So dedicated ventilation is an A++ system. Interconnecting an HRV with an air handler is still an A system and usually a perfectly acceptable solution.

    2. Expert Member
      DCContrarian | | #6

      If you're going to run the furnace fan whenever the HRV is on, would it make sense to just run the furnace whenever the HRV is on?

      1. Reid Baldwin | | #10

        The fraction of time that the furnace needs to run to satisfy the heating requirement may be less than the fraction of time that the HRV needs to run to satisfy the ventilation requirement. Running the furnace whenever the HRV is on would result in a too warm house. However, control logic that coordinates HRV runs with heating or cooling calls can significantly reduce the energy penalty for running the furnace blower for ventilation. AirCycler has logic to do that with a CFIS system. I don't know whether any HRVs or ERVs have logic to do that.

        1. Ethan Foley | | #12

          The furnace doesn't run with an interlocked HRV, just the blower.

  2. Josh Durston | | #2

    Keep in mind the HRV air volume will be a small fraction of your furnace fan volume. It will be cool though.

  3. SINARIT | | #3

    That's a good point on the closet vents. So that plan is out. I would like to avoid the furnace connection as well since that's what my wife found uncomfortable even on low speed at room temperature. Is there a reasonably priced duct heater that could bring the supply air to room temperature. That would make a floor mounted dedicated vent a good solution. The only option I've been able to find is in the range of several hundred dollars and is quite over sized. I calculate that I would only need about 100 to 150 watts max to bring the air up a few degrees and make it unnoticeable, and the heater could be shut off at night when no one is awake to notice.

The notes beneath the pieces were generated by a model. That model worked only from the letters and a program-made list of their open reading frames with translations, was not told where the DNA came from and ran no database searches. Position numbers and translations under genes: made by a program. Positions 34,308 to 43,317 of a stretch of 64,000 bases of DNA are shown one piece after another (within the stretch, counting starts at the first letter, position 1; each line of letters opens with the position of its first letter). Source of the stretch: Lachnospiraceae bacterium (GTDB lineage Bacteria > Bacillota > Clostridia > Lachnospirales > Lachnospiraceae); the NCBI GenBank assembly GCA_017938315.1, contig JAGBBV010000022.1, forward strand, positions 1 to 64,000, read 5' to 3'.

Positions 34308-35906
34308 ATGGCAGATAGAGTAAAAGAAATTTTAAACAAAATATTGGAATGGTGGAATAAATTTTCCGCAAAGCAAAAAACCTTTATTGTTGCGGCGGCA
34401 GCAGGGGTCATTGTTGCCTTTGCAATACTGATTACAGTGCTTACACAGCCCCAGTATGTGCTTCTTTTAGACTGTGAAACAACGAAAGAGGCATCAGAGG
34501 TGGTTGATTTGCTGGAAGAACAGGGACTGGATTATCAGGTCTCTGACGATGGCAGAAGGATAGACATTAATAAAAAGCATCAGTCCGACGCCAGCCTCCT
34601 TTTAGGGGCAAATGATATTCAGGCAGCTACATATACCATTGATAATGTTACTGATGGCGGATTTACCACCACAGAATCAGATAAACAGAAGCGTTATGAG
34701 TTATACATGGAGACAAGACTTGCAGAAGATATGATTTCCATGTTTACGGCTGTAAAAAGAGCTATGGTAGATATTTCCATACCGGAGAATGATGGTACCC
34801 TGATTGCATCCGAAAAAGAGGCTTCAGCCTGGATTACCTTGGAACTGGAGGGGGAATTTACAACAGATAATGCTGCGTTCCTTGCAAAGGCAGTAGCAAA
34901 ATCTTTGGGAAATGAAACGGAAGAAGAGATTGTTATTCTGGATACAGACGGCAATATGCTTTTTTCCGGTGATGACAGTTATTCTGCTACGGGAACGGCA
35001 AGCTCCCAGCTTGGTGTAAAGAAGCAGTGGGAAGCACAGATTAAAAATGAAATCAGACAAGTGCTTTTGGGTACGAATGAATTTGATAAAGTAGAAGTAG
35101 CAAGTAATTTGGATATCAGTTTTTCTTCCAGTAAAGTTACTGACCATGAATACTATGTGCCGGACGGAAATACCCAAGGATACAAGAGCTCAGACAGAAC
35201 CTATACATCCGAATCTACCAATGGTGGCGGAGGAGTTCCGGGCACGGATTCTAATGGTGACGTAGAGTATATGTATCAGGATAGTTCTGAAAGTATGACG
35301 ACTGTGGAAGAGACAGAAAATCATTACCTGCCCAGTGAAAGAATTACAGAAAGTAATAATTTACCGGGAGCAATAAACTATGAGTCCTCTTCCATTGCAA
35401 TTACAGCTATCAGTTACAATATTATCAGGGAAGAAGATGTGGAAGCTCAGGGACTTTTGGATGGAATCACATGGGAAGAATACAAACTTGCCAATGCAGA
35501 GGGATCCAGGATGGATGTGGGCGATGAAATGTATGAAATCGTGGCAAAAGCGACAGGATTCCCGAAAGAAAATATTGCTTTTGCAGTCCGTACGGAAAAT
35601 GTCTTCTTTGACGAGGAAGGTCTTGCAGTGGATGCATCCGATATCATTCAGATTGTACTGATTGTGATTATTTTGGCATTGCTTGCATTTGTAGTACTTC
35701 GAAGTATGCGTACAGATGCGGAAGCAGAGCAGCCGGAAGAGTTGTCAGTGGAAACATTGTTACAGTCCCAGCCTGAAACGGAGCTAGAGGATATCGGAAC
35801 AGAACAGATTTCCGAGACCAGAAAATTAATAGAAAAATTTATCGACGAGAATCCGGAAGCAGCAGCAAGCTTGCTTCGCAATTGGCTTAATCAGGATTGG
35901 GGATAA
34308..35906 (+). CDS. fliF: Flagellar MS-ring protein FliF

1. Expert Member
      DCContrarian | | #4

      My gut feeling is that using resistive heating would eliminate any cost savings from using an HRV instead of just bringing in outside air.

    2. Ethan Foley | | #8

      There are lots of different inline electric duct heaters available, your best bet would be to call up an HVAC contractor or your local supply house and ask for one. (You are unlikely to find one in the 150 watt range, thermolec makes a 6" one for this purpose, the smallest size is 1 kW. It does modulate though.)

  4. Expert Member
    Akos | | #9

    For a retrofit, you best bet is to go with ducting for a high velocity system such as this:
    https://www.unicosystem.com/Shop/duct-system/aluminum-core/aluminum-supply-tubing-2.5x25--upc-225-1/

    You can fish this through existing walls with minimal effort. A 2.5" duct should be good enough for a master bedroom feed and you can use 2" ones elsewhere.

    You can also take the insulation off them to make the install easier, since there is no heat/cooling in there, the insulation is not doing anything.

    1. Josh Durston | | #11

      Akos suggestion is a good one. If the outlets are positioned with some thought and high on the wall you won't be able to notice the air is cooler.

  5. Doug McEvers | | #13

    There is also 3" x 8" oval duct that can fit into a lot of places.